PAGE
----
13 Best White Pepper Substitutes
White pepper isn’t an ingredient that everyone will have on hand; luckily, there are plenty of white pepper substitutes available next time your recipe calls for it. If you’ve ever attended a cooking class or found an interesting recipe online that called for white pepper, you might have wondered what the difference is between this spice and the more common black pepper.
This guide will tell you a little bit more about this versatile spice while also providing you with a list of 13 handy white pepper substitutes. No matter why you’re looking for a white pepper substitute, it’s always good to have that extra bit of expertise about this spice, its uses and what you can substitute for it. Some ingredients on this white pepper substitute list may even surprise you!
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What Is White Pepper?
Before discovering some excellent white pepper substitutes, it’s important to understand exactly what white pepper is. White pepper, like black pepper, is the dried fruit from the pepper plant. It can be used in a variety of recipes to add flavor, from aromatic jerk chicken marinade to earthy mushroom ragout.
White Pepper vs. Black Pepper
The main difference between white and black pepper is the way these pepper plant fruits are harvested and dried. Black pepper is made of berries that are harvested when unripe and then dried. White pepper comes from berries that are completely ripened. After harvesting, the berries are soaked and then fermented.
White pepper has a milder flavor than black pepper due to the skins of the peppercorns being removed after the fermentation process is completed. Doing this eliminates the spicier pepper taste that is so common with black pepper.
Aside from the flavor differences, white pepper is often used when the appearance of black pepper flakes would mar the look of the dish. One example of this would be creamy white sauces where the pepper needs to blend in.
Next time you open your recipe books or enroll in online cooking classes with dishes that call for white pepper, you’ll now have some background knowledge about what makes white pepper powder distinct from other versions of pepper.
Purpose of White Pepper in Cooking
White pepper is used, like most spices, to give flavor and add dimension to a dish. As discussed, white pepper has a slightly milder taste than the black pepper you see on restaurant tables and in kitchens almost everywhere.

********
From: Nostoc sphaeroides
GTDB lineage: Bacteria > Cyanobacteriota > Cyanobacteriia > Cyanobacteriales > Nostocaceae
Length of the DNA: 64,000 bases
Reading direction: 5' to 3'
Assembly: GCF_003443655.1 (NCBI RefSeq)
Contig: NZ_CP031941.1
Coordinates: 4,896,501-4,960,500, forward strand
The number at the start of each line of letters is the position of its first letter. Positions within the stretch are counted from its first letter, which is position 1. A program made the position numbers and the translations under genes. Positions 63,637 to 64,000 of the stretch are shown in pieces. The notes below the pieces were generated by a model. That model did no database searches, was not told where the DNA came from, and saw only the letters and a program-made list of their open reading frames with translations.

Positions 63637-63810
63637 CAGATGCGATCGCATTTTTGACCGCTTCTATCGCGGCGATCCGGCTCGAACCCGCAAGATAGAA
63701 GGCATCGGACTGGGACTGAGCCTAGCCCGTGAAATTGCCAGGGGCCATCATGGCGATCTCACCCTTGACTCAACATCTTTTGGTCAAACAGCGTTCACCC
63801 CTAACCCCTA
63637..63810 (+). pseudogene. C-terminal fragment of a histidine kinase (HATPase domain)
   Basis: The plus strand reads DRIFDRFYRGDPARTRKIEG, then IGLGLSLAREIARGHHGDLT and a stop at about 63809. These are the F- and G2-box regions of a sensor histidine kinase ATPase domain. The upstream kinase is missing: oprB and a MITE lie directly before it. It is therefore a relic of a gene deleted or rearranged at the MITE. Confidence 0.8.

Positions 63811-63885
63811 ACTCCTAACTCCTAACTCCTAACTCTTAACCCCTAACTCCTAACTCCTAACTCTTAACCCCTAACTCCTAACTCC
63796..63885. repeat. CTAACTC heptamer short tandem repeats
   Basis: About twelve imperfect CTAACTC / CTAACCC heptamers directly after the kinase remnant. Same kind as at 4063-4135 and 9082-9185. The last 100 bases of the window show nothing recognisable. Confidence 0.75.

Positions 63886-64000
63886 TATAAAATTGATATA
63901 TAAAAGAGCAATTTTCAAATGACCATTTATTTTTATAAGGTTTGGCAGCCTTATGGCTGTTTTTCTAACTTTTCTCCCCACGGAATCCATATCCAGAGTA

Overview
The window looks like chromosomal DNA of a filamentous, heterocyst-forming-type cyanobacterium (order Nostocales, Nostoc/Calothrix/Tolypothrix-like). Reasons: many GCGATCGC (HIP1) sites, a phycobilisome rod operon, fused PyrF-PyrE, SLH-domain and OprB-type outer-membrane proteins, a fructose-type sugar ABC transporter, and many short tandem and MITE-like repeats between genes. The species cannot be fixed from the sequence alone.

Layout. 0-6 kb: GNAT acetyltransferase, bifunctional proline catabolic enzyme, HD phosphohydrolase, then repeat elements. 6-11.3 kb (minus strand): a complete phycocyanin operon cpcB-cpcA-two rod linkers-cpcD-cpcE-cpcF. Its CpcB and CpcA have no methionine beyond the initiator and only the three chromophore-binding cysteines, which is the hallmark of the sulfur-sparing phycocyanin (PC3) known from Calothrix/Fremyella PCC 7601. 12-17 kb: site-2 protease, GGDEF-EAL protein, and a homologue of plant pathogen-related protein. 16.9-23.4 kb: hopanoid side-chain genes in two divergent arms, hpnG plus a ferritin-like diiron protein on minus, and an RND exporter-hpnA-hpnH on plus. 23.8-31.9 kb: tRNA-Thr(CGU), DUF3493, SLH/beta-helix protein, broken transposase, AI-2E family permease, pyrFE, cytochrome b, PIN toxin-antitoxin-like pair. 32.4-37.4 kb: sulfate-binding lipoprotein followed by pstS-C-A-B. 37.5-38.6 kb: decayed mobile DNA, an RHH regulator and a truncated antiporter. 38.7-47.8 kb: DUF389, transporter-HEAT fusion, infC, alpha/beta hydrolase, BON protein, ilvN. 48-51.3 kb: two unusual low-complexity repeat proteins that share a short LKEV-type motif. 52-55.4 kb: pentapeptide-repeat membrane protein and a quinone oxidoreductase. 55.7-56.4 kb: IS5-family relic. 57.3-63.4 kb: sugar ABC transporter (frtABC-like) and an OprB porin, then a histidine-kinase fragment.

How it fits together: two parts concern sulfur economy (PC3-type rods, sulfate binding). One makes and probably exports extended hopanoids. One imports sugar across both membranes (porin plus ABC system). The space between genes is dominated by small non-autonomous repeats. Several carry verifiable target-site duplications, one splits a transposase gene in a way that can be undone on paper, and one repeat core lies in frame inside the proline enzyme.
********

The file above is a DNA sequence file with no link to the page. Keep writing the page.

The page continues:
However, this lighter flavor profile isn’t a bad thing. White pepper is often used in sauces, potato dishes or other dishes that require a subtle hint of flavor, where black pepper may be overpowering. White pepper also has a very fine texture, allowing it to blend perfectly with sauces.
If you want to learn even more about using white pepper, consider taking a cooking course with a professional chef. From cooking classes in New Orleans to cooking classes in Vancouver and everywhere in between, you’re guaranteed to discover an array of cooking classes near you ready to share the secrets to perfectly spiced meals.
13 Substitutes for White Pepper
1. Black Pepper or Black Peppercorns
The most basic substitute for white pepper is black pepper. Because black pepper has a sharper taste, begin by adding small amounts, gradually getting to the ideal amount of spice in your dish.
A good starting place when using this white pepper substitute is to cut the amount of pepper requested in your recipe in half. Keep in mind that you can always make adjustments as you go. If you can’t find ground black pepper, you can also purchase whole peppercorns and grind them yourself.
2. Pink Peppercorns
Another excellent white pepper substitute is pink peppercorns. There are a few important things to note with this particular substitution, though.
Pink peppercorns are actually berries, so are too soft to grind up like typical pepper. Instead, use the whole peppercorn or crush it to distribute the taste throughout your dish. Pink peppercorns have a much milder, slightly sweet taste, so be sure that fits the flavor profile of your recipe before opting for this white pepper substitute.
3. Green Peppercorns
If you are looking for a happy medium between the milder white pepper and the sharpness of black pepper, green peppercorns are the answer. This variety of pepper is harvested while still green and unripe. It is then dried and ground.
Many people describe green peppercorns as having a slightly zestier taste than other pepper varieties. However, it is still an excellent substitute for white pepper, especially if you are cooking fish, pasta or potato salad and want a little extra bite.